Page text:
Hi, my name is Kelly Helm Smith, and I was one of the original employees of the National Drought Mitigation Center when it was established in 1995. I started my working life as a newspaper reporter, and then worked in corporate public relations for several years. The newly forming drought center needed a communications person, and I joined in that capacity. Working at the drought center, which focuses on planning, as well as my longstanding interest in mediation and conflict resolution, led me to a master’s degree in Community & Regional Planning. That led to a six-year hiatus from the drought center, during which time I worked with Lincoln’s African refugee and immigrant populations on behalf of various faith-based and non-profit organizations. I had the very good fortune to be able to return to the drought center in 2006, and soon thereafter began focusing on drought impacts. After several years of being challenged by physical scientists to get past “anecdotal” narrative accounts of drought impacts, I did a Ph.D. focused on quantitative methods to detect the effects of drought, separately examining West Nile Virus cases in Nebraska counties, tweets, and crowdsourced drought observations.
Now my research centers on drought impacts and the diverse ways in which people in different sectors experience, describe and quantify the effects of drought. I am responsible for the Drought Impacts Toolkit (droughtimpacts.unl.edu ), including developing new, continuously updated datasets from news stories, Twitter, and crowdsourcing, and providing them as maps. These maps contribute to interpretation of climate data for the U.S. Drought Monitor. I lead a nation-wide effort to crowdsource photos and observations related to drought, working with state and regional partners to balance the need for central coordination with individual states’ different needs and resources (go.unl.edu/CMOR_drought). I frequently wonder what would happen if we harnessed the power of social media algorithms to promote human and planetary well-being.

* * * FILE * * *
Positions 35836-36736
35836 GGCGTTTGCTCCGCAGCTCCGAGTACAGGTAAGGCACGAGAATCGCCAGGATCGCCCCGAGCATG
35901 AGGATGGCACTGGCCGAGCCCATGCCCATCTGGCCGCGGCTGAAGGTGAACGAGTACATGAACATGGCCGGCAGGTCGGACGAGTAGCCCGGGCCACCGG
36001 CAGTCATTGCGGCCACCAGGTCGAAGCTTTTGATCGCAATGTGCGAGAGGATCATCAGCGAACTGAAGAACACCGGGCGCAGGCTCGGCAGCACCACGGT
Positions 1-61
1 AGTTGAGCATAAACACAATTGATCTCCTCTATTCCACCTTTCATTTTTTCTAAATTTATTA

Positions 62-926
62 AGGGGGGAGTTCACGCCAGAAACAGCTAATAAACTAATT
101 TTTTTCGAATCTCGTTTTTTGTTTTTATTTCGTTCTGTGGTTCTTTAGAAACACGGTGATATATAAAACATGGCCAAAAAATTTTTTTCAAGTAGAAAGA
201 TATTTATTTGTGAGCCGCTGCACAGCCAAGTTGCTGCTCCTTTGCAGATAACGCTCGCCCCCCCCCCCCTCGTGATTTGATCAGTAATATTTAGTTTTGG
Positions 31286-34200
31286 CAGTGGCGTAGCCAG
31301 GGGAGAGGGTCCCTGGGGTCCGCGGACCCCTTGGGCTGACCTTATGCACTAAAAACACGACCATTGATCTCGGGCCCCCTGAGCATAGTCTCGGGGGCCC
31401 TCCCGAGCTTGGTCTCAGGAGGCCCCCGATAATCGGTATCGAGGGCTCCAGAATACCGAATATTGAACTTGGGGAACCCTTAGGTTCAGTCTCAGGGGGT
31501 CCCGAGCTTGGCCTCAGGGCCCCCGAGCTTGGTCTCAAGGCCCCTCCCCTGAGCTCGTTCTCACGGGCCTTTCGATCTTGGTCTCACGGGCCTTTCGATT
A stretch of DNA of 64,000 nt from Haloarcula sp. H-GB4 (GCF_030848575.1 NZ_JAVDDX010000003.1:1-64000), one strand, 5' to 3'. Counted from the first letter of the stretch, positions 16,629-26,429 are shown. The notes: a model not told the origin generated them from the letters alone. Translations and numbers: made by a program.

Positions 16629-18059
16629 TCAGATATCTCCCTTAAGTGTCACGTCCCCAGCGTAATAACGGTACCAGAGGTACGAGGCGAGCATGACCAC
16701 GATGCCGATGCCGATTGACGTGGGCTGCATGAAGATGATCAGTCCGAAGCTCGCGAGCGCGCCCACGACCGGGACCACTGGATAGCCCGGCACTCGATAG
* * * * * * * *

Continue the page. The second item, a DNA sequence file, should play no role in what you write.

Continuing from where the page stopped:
As communications coordinator for the National Drought Mitigation Center, I supervise a staff of three, working with others throughout the center to convey information on drought monitoring, impacts and solutions. NDMC communications contributes significantly to the national discourse around drought, providing a consistent weekly interpretation of the U.S. Drought Monitor, with Twitter followers now over 9,000. As assistant director, I work closely with the director to implement communication initiatives and special projects, to represent the center in an official capacity when the director needs backup, and to handle an array of miscellaneous duties.
Note on having three names: It’s three names, no hyphen. Helm counts as a middle name, so alphabetize by Smith. The "Helm" is generally silent in spoken speech, but useful in publishing to be distinguishable from all the other Smiths out there.